The rest lies in the future. Maybe things will change. I keep writing.
Self publishing is a mainstream activity by now. Larry Block is doing it, even Jackie Collins now. There's little reason not to give it a whirl IMO. If your self-pubbed book sells oodles then it'll help you find a trad publisher, if that's what you want. About the only risk is in finding an agent. Some don't like that the book is already out there in the public eye, while others don't mind at all. I think the same may be said of publishers too.
My opinion. The Big 6 and tree books are fading into the past, at least for fiction. Non-fiction may be different, I don't know. The future is murky. It comes down to where you want to put your time and energy. I've looked for agents and publishers with little payoff. My first book is on Amazon and I'm selling a few copies. Not enough. I've decided that I'll be better off to continue learning how to market it myself. This part of being a author isn't fun.
What tipped the scales for me is the ever increasing sales of Kindle, Ipad, and the others. Each one sold means a potential reader for my work. Add to that, we can reach the entire world through Amazon, iTunes, Smashwords, and all the other sources of e-books.
All of us are in the middle of figuring how the new world of writing and publishing will work. This forum is important as we hash it all out.
Thanks for all the sensible comments and advice. I've been published on Lulu.com now for about 5 years and recently switched to CreateSpace for my 2 paper-based books, and Kindle for the ebook. I'm selling about 10 copies a month and I'm actually owed money by people like Smashwords but haven't reached their threshold for payment yet.
But it's funny, I don't consider myself to be a published author because of course I did the publishing. I agree with J.E. - it seems to be a popularity contest. I know successful authors say that a good book will 'find its readers' - but history is littered with good writers who didn't or nearly didn't, but for happenstance or good fortune. Do I want to wait till I die before I'm discovered?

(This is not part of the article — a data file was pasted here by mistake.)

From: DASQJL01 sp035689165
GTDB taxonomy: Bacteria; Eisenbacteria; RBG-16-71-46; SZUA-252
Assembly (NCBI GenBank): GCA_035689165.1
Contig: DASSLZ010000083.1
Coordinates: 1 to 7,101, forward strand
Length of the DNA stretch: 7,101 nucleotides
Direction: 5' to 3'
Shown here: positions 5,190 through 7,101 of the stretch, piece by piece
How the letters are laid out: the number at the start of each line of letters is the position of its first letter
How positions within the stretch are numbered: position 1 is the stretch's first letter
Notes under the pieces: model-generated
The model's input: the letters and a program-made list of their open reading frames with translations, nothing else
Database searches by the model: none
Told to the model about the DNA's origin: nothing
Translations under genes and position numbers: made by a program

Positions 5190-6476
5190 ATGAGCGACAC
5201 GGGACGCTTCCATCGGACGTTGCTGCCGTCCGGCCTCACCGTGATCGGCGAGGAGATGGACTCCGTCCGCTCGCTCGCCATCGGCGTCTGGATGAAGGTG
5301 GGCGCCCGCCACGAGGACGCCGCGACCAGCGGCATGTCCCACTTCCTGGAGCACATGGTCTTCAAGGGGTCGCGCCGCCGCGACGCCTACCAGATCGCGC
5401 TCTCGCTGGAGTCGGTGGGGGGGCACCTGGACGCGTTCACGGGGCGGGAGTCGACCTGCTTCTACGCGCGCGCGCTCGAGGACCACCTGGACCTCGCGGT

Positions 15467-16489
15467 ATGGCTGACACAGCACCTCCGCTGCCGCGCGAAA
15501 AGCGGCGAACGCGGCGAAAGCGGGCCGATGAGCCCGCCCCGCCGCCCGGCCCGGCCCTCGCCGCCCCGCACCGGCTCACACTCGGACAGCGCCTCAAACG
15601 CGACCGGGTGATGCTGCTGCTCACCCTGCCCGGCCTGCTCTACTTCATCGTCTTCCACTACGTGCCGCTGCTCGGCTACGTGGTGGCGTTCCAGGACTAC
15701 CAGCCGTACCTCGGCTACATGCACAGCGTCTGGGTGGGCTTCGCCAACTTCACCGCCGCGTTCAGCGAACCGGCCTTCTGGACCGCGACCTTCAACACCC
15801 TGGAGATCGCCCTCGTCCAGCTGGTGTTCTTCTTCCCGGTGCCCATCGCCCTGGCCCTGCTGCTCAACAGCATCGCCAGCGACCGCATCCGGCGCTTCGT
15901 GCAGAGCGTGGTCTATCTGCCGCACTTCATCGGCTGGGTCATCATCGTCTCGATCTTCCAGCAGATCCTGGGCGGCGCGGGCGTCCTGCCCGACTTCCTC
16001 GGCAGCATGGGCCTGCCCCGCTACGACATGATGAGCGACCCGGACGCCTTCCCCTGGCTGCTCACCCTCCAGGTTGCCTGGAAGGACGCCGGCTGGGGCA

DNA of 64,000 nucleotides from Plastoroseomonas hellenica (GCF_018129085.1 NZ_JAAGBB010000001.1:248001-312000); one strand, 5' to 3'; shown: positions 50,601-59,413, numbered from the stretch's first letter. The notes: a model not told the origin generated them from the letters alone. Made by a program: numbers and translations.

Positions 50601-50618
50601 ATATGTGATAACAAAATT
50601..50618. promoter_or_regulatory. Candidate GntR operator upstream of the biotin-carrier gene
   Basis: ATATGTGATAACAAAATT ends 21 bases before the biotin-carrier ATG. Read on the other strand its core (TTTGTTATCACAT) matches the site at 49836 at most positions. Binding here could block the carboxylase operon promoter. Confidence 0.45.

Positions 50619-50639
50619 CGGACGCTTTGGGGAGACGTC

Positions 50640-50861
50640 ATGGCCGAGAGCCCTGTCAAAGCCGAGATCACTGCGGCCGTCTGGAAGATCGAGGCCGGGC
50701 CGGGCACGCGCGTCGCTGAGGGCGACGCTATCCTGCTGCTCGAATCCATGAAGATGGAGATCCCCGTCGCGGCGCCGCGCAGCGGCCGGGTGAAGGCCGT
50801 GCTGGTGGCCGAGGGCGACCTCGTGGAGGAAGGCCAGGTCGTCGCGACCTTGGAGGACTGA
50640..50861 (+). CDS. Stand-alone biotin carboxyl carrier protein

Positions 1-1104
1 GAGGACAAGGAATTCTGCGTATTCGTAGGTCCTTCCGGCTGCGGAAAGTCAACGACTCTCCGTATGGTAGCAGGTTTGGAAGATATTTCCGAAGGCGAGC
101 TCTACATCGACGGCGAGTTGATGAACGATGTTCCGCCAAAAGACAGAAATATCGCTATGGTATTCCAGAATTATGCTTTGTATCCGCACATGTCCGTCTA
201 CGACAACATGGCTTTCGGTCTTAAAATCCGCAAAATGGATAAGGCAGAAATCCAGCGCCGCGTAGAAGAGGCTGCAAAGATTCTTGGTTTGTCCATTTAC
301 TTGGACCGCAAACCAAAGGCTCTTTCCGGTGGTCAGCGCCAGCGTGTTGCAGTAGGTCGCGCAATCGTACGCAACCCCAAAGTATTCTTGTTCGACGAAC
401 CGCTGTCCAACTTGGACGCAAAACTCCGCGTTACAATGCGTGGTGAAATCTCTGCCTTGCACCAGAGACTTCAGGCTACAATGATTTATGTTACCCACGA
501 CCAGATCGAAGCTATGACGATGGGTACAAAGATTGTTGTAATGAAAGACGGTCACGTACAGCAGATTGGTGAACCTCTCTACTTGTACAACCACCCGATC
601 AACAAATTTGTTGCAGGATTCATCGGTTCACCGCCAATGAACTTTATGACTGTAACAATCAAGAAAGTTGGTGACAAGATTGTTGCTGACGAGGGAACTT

Anyway I'm currently staying in France and writing every day, halfway through my third novel and writing my blog as a way to build a profile. We'll see.
"it seems to be a popularity contest"
Of course it's a popularity contest. Books that aren't popular don't sell, and no one makes any money. The trick is to write a book that's popular AND good. The question every author has to answer for him or herself is, "Where is the balance point between my purity and my profit?" Some people can be true to themselves and still strike the public's fancy, writing the books they want to write and making money from it. (That's not an insult.)
A year ago i decided the reward to bullshit ratio wasn't in my favor regarding traditional publishing, so i went direct to Kindle and sold about 40 copies. I'm good with that. It would be nice if more sold, but not so nice I'd change my life for it.
Everyone is different.